Space enough for your big ideas (Walden 100)

I don’t think Thoreau gets enough credit for his sense of humor. He could be a pretty funny guy, in a deadpan sort of way, and was even willing to poke fun at himself, as in this description of his little house at Walden Pond:

“One inconvenience I sometimes experienced in so small a house, the difficulty of getting to a sufficient distance from my guest when we began to utter the big thoughts in big words. You want room for your thoughts to get into sailing trim and run a course or two before they make their port. The bullet of your thought must have overcome its lateral and ricochet motion and fallen into its last and steady course before it reaches the ear of the hearer, else it may plow out again through the side of his head. Also, our sentences wanted room to unfold and form their columns in the interval… As the conversation began to assume a loftier and grander tone, we gradually shoved our chairs farther apart till they touched the wall in opposite corners, and then commonly there was not room enough.”

Can’t you just see these two guys, getting more and more wound up with their grand ideas? Henry is going to make a serious point (more about that next time) but I’m not convinced that he always took himself as seriously as we might assume.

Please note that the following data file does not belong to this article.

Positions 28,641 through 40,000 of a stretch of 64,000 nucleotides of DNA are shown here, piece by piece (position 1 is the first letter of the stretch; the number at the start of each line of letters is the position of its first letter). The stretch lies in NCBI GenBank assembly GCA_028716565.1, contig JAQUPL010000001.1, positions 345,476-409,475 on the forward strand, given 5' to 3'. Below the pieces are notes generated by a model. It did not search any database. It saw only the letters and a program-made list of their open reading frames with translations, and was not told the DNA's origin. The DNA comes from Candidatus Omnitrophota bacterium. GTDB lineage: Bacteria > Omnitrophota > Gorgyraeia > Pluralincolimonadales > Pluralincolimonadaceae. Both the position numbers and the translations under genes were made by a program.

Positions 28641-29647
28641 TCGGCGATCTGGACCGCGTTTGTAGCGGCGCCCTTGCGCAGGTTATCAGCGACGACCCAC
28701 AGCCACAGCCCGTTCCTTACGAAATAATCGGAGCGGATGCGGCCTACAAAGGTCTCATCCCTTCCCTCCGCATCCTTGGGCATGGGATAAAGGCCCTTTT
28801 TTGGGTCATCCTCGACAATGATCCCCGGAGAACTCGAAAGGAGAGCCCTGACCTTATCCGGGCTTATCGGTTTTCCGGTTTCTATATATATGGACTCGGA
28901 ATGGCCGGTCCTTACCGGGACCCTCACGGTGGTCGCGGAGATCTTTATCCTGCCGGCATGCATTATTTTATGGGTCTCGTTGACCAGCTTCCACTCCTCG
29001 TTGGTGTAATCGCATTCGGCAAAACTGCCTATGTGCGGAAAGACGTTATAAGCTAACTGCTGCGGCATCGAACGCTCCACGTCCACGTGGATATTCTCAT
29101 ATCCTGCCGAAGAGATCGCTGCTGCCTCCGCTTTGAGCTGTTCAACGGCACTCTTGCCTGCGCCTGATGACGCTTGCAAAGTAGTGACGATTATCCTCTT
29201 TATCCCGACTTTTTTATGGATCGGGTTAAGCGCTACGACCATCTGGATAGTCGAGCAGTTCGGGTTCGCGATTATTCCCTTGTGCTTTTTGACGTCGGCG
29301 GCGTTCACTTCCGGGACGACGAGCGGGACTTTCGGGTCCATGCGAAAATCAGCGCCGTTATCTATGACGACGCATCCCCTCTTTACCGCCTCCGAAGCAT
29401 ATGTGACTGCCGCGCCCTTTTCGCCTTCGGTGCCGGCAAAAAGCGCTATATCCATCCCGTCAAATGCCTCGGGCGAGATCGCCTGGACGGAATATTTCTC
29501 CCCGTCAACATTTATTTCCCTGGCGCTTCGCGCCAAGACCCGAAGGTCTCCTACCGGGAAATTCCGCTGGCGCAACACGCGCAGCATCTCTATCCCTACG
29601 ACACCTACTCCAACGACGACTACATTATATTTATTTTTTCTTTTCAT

(About  “A Year in Walden”)

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6 thoughts on “Space enough for your big ideas (Walden 100)

    1. thecuriouspeople Post author

      I would have loved to have been there listening to those guys holding forth, knowing that at least one of the two is simultaneously standing a little apart from himself, chuckling.

      Reply
  1. tdk1004

    I think you’re right! I strongly believe that this man was a genius. Last spring I took a trip to Concord, MA and was surprised to find out that Thoreau was everywhere, literally! If he wasn’t at his cabin, he was at the Emerson house watching children or down the street at the Alcott house. Very amazing man, so it wouldn’t surprise me if he was humorous, too! He was obviously well liked by his community.

    Reply
    1. thecuriouspeople Post author

      I’ve never been to Concord, but I should make the trip sometime – especially now that I’m blogging about Walden. I’m sure that would give one a difference sense of the man and his community.

      Reply
  2. Tim King

    Yes, I agree that Henry had a bit of dry wit about him…and it sometimes frustrates me that I don’t always get the “joke” either because of the language or the context of the situation or environment he is trying to describe in his writing. That’s why (someday) I hope to be able to go down to Concord and listen to one of the reenactments that talented Thoreauvians put on each year. I think the nuance of his humor – and the true power of his contempt for some things – can only be truly appreciated orally. In much the same way Mark Twain breathed emotion into his writings by performing them in front of an audience.

    Reply
    1. thecuriouspeople Post author

      That would be good to hear! Hearing writing performed orally can be such a different experience from reading the words on the page. So much of our communication is nonverbal or conveyed by tone and inflection.

      Reply

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